OMG, I’m in Africa! We landed in Entebbe and took a bus to the Speke Hotel about two hours ago (a wild ride with some interesting traffic moves, but that just added to everything). It’s dark but nevertheless my first views of Entebbe and Kampala were so exciting. I’ll try to do them justice but not tonight; I have to wake up in three hours for breakfast and a cultural briefing, and I’ve already been awake for 35 hours. (Did I mention that my first flight was cancelled? Thankfully WestJet rerouted me through Edmonton and so, four flights later, I’m here.)

I’ve spent the last hour unpacking and doing battle with both wi-fi and a rogue mosquito. My hotel room is very basic but clean, and the hotel staff is so nice.

But before I sign off, I have to announce another OMG moment: I watched the sun set over the Sahara Desert through the plane window. Wow, wow, wow.

20121123-031016.jpg

Put me in a metal tube and launch me into the sky

This is it: The Big Day. I’m blogging now from Vancouver International Airport, where I’ve just downed a California omelette to help my stomach deal with the malaria medication, which is bearable but not great. I’m flying to Toronto, where I’ll meet the rest of the team, then we’re all travelling tonight to London and Entebbe.

I know people have travelled to Africa before. And I know people have taken much wilder journeys than mine – witness Hilary Clinton, who has just flown to the Middle East to try to stop a war. But although I myself have been to interesting places like the Arctic, this trip feels different to me. I feel like I’m making up a story when I tell people I’m flying to Uganda.

I’ve already had one adventure today. My taxi driver asked for my help when I return to Canada because, he said, I seem like a sympathetic person. He told me he thinks he’s being followed and that he needs help with detective agencies. A little alarmed, I explained that I am not the right person to help him and instead directed him to contact the police. I hope he’ll be okay. That was the second-most interesting cab ride I’ve ever had, after the cab driver in Kansas City who was high during our ride.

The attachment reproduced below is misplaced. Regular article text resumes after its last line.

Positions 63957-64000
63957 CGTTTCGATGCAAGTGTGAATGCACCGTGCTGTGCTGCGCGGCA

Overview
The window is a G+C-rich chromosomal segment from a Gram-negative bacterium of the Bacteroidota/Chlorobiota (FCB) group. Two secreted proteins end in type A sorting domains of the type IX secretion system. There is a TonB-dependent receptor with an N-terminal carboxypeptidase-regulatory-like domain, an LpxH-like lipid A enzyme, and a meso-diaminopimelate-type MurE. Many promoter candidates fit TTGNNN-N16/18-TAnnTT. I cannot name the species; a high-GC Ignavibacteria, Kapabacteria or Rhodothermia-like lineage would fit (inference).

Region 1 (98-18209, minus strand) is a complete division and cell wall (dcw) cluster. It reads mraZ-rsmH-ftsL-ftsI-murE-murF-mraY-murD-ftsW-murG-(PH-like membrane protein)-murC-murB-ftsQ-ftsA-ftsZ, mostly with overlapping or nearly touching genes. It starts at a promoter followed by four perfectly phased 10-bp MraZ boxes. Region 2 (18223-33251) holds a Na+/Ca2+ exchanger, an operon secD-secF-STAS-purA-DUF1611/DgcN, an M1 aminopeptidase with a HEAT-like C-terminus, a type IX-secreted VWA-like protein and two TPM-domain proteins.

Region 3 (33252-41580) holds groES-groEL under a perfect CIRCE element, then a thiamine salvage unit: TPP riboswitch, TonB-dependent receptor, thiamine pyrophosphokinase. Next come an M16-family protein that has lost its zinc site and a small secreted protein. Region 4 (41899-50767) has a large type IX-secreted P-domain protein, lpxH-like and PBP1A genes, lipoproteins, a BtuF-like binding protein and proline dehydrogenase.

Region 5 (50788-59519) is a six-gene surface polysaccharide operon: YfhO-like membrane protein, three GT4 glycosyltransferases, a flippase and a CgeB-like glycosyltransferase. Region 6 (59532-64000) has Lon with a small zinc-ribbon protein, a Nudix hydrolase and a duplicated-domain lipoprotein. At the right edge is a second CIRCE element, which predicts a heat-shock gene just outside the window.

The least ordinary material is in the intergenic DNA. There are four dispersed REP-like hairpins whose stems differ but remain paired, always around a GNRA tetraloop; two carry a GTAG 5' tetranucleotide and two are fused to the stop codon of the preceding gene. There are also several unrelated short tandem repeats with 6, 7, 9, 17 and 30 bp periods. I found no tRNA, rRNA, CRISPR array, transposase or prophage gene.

It is surprisingly difficult to snap a shot of a plane flying when one has first to grab one’s iPhone off the table and turn it on. But here’s my best attempt at showing you the view I am seeing now. Except that that plane is long gone.

Preparing for the trip of a lifetime to northern Uganda

My name is Deborah Chatterton and I work for Vancity, a financial co-operative and one of the largest credit unions in Canada, as a communications consultant. In July 2012, I received a notice from the Canadian Co-operative Association that, for the first time ever, it was building a communications team to tour an international development project. I competed for and won a spot on the team, which includes seven other communicators from Canadian co-ops.

The day after tomorrow we’ll be leaving Canada, en route to Entebbe. Our two-week journey will take us across northern Uganda, where we’ll meet farmers and other members of the Integrated Finance and Agriculture project. We’ll learn how membership in this co-op has affected their livelihood, and upon our return we’ll each communicate their stories 10 times. I’ll be blogging daily if Internet connections exist in the little towns I’ll be visiting.

A native of Montreal, QC, I’ve been fortunate to live and work in five cities, including Manchester, UK. I’ve travelled across Canada and the US, and I’ve been to Mexico, Jamaica, the UK and France. I’ve done some adventure-based travelling, including winter camping in sub-zero temperatures. But I’ll be the first to admit that this trip is unlike any I’ve ever taken, and I’m very excited, and a little nervous.

To prepare, I’ve done a lot of shopping and have bought everything from the clothes I’ll wear in Africa, (long skirts, which I never wear at home), to an international power converter and bug spray that includes DEET. I’ve also had five shots (we’ll, six actually – but one is the flu shot because I’ll be facing a Canadian winter when I return). I’ve also taken two oral vaccinations and will begin a third, the malaria vaccination, tomorrow. I’m as prepared as I think I can be for something that is completely outside of my experience.

I look forward to meeting my fellow travellers, and to changing the picture on the header of this blog to one from Uganda. The current picture (see below) of the waterfront and Science World is what I see outside my office building on False Creek in Vancouver, BC. I put it there to represent what I’ll be leaving behind on Wednesday.

Wish us luck!

Nighttime view of False Creek, Vancouver, BC

Nighttime view of False Creek, Vancouver, BC